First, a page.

Creating a system that treats wastewater for nonpotable reuse

The Old Ford Water Recycling Plant pumping station delivers nonpotable water to permanent structures in the Olympic Park to flush toilets and irrigate the landscape. Photo courtesy of London 2012
The Old Ford Water Recycling Plant pumping station delivers nonpotable water to permanent structures in the Olympic Park to flush toilets and irrigate the landscape. Photo courtesy of London 2012

In 2008, the design process began with ODA managing the pipe network and Thames Water managing construction of the treatment plant. But because this is the first plant of its kind in the United Kingdom, there were no standards to follow.

The main requirement was to supply water to the energy center’s cooling towers, Knight said. The center was created to supply a sustainable source of energy for heating, cooling, and electricity in the Olympic Park through CCHP powered by natural gas and a boiler using wood chips as a fuel to generate heat.

“Our energy center is actually the largest consumer of water on the park,” Knight said. And to reduce the amount of water needed in the towers, water quality had to be higher quality than groundwater, the report says.

So, ODA and Thames Water developed water quality parameters that aligned with the U.S. Environmental Protection Agency’s Urban Reuse guideline. The resulting high-quality reclaimed water is suitable for both urban reuse and the energy center, the report says.

To achieve this quality, the plant relies on a membrane bioreactor (MBR). First, wastewater is treated in septic tanks. Then it passes through 1-mm screens and is treated by an MBR, the report says. Next, 0.04-μm ultrafiltration membranes remove solids and pathogens, and a conventional granular activated carbon process further treats the water. The effluent is disinfected with sodium hypochlorite before being sent through the nonpotable-water-distribution network, the report says.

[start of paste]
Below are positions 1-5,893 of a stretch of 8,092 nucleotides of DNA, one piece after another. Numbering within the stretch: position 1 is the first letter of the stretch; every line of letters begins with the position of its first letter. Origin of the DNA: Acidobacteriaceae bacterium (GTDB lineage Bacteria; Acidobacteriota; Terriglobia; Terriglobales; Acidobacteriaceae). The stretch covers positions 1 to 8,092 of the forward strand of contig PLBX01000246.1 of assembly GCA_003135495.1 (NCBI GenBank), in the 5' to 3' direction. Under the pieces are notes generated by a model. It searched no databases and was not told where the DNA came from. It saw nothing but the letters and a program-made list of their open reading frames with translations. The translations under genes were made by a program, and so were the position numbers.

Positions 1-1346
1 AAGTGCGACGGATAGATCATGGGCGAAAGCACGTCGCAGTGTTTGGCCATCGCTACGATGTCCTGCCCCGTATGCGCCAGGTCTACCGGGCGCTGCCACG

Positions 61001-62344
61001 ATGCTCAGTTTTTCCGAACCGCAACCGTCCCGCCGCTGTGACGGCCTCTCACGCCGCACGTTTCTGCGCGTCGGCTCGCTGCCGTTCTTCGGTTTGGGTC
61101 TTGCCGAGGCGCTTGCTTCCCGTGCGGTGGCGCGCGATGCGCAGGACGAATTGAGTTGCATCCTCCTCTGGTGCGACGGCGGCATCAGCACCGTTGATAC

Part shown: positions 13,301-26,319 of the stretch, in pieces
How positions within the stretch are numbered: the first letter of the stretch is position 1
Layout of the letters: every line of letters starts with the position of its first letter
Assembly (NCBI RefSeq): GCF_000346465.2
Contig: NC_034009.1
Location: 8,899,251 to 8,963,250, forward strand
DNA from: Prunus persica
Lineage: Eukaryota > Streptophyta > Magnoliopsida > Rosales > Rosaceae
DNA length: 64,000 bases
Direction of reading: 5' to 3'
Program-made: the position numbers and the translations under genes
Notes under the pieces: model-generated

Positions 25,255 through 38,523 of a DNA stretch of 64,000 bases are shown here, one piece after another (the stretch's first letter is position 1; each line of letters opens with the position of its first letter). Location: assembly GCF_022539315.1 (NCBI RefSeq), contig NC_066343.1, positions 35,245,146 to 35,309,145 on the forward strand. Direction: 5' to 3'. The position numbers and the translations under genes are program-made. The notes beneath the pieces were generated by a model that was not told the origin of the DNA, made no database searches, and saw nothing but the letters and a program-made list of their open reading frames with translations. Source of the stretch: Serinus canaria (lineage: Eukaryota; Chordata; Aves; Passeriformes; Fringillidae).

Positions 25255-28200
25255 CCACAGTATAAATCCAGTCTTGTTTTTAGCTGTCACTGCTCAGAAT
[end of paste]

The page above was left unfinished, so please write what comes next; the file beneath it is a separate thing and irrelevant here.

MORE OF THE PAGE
To ensure a consistent supply of wastewater, the reuse plant takes wastewater from the nearby Northern Outfall Sewer, the main system collecting wastewater from northeast London. It was designed to achieve an average flow of 0.574 ML/d, with peak storage of 0.813 ML/d.

Water-saving features combine to exceed original goals

In addition to being used in the energy center, reclaimed water is used to flush toilets and irrigate the Olympic Park’s 100 ha. “One of the most beautiful things about the London 2012 Olympic Park is the parklands and greenery,” Knight said. “So, this protects us against drought.”